Oprah Winfrey donates $12m to Covid-19 relief

Oprah is looking out for folks in the cities she's called home ... giving grants to 5 areas through her $12 million COVID-19 relief fund.
O just announced a massive pledge Wednesday through her Oprah Winfrey Charitable Foundation, which is spreading the $12 million around underserved communities in places she's lived -- Baltimore, Chicago, Milwaukee and Nashville -- and Kosciusko, Miss., where she was born.
The beloved talk show host says wealthy people need to step up and donate, because the novel coronavirus is not going away. She says even when the virus is gone, people will still be reeling from the devastation it's causing their livelihoods, particularly folks who live paycheck to paycheck and are burning through savings amid the raging pandemic.
Oprah says she's donating to the 5 cities she once called home because it's important to look into your own backyard and your own neighborhood to see how you can help less fortunate souls.
O is giving $5 million to Live Healthy Chicago, an organization supporting seniors and other high-risk residents affected by COVID-19, after speaking with Mayor Lori Lightfoot .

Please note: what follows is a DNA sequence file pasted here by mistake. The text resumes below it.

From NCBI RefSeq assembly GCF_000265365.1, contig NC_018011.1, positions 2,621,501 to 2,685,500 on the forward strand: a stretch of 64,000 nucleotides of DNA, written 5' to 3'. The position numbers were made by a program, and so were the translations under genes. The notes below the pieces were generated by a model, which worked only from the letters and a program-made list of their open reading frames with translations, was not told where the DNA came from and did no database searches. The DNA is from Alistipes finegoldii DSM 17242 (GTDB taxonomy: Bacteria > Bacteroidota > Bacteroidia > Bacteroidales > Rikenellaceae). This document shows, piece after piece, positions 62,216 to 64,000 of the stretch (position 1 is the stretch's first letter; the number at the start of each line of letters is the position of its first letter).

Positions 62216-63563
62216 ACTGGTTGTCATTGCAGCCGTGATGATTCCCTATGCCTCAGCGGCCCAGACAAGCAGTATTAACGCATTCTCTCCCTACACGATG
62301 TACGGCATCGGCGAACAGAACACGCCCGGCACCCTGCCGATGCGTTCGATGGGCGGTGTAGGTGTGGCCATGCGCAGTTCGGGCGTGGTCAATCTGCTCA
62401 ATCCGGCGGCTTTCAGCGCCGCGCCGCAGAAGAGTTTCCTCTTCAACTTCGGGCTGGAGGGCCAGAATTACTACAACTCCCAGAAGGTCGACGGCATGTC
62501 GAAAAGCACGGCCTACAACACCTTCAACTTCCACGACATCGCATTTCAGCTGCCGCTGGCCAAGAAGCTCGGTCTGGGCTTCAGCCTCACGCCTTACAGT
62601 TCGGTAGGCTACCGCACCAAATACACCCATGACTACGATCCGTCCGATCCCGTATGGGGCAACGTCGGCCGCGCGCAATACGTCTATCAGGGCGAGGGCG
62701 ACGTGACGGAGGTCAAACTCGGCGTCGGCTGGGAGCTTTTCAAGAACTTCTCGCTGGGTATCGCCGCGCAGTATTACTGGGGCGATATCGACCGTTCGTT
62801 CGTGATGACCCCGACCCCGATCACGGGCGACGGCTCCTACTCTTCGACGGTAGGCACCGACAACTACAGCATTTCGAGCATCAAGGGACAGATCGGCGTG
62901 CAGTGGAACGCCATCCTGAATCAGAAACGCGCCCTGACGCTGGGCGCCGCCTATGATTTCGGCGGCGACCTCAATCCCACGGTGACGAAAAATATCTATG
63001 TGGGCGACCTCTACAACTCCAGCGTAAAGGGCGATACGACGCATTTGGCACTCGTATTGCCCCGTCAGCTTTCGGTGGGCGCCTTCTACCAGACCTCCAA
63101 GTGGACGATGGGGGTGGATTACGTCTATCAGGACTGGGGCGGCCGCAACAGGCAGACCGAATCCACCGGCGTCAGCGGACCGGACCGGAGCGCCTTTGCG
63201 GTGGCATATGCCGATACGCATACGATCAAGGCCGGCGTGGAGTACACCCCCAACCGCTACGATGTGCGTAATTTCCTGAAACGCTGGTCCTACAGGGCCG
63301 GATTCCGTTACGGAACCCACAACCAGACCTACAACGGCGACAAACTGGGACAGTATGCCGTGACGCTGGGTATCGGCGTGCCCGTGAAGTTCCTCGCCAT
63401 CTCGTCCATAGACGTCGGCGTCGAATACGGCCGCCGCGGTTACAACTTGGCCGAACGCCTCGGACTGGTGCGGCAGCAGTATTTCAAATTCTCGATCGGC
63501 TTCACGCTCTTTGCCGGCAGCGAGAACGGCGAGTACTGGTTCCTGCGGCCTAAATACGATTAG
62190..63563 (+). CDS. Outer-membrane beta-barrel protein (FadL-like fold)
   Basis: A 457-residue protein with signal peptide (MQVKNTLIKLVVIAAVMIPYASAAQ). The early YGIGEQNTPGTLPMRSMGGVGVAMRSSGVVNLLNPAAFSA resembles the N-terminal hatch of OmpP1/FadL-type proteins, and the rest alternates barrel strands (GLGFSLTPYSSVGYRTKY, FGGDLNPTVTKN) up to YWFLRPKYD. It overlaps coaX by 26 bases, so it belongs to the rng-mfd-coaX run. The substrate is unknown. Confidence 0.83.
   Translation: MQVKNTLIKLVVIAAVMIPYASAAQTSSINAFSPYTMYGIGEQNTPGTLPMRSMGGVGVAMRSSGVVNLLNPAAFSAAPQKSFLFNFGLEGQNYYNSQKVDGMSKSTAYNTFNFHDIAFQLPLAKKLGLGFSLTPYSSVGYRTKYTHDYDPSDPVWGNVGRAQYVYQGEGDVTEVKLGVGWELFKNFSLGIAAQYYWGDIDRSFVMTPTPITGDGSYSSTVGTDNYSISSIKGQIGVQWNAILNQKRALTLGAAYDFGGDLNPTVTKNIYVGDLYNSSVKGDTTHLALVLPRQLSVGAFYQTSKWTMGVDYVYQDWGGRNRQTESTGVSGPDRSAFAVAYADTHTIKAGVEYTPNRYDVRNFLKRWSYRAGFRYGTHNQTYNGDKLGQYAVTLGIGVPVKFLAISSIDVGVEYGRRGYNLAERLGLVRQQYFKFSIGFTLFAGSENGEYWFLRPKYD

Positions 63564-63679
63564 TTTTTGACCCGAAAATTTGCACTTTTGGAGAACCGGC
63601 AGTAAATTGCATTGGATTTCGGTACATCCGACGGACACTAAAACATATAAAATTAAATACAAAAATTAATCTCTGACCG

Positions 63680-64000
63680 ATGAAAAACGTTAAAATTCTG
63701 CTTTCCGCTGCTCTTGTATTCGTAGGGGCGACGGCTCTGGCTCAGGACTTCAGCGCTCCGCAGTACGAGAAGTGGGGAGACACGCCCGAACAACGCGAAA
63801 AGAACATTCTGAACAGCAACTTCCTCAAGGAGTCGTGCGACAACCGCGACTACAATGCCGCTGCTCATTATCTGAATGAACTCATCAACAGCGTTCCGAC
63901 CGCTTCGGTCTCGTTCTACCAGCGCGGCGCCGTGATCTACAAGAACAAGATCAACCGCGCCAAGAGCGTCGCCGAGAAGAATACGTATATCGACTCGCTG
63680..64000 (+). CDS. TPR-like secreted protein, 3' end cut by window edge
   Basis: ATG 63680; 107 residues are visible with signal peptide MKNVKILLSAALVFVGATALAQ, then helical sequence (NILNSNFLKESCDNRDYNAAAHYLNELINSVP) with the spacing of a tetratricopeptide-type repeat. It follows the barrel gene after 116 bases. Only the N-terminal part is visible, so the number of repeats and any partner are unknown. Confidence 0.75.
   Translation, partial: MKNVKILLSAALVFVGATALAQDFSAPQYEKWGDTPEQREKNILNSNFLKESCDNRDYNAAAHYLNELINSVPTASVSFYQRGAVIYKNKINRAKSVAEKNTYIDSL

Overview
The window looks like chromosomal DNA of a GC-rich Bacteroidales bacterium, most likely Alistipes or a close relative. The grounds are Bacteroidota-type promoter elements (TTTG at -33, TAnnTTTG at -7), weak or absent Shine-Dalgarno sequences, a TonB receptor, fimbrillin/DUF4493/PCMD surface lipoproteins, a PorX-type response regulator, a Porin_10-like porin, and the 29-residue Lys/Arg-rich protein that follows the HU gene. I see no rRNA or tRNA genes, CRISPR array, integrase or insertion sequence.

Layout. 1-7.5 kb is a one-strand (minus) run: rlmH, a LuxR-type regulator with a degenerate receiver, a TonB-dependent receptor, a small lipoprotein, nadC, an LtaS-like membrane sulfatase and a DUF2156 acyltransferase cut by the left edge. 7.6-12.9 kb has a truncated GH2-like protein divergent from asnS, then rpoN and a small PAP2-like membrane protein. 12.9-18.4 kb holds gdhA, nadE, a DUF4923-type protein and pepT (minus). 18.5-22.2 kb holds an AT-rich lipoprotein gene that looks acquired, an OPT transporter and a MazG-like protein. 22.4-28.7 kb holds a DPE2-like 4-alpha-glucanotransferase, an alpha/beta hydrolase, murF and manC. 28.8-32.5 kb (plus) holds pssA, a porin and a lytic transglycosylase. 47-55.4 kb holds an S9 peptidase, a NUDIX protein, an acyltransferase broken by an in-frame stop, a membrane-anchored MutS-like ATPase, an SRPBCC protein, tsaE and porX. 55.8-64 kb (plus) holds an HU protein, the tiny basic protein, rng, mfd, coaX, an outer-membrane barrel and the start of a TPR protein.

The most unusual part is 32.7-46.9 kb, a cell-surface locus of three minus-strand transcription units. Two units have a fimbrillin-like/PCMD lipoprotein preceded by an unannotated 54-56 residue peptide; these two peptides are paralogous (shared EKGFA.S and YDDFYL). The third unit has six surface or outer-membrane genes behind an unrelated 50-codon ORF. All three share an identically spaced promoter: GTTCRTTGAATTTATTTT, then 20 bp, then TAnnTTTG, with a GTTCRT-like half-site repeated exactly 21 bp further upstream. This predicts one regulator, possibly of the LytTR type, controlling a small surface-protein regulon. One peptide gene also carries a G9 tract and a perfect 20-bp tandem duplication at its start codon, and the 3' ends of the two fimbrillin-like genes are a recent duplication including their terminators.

Down in Nashville, where Oprah started her media career while living with her father, she's giving $2 mill to NashvilleNurtures, a collab between her alma mater Tennessee State University and Mount Zion Baptist Church. The funds will put food on the plates of 10,000 local families.
Over in Milwaukee, where Oprah lived with her mom, she's donating $100,000 to SaintA and The Nia Imani Family, Inc. to aid those in need of mental health care and housing.
Meanwhile, in Baltimore, where Oprah also built her media empire, she's giving funds to the Center For Urban Families and Living Classrooms Foundation.
And, in her birthplace, Oprah is donating another $115,000 to the Boys and Girls Club of East Mississippi.
As we reported ... Oprah announced her
coronavirus relief fund in April, initially pledging $1 million to feed food-insecure Americans, and just last week she challenged 2020 graduates to find their essential service in her virtual commencement speech.
O says she challenged herself to do the same, and she's putting a lot of money where her mouth is.

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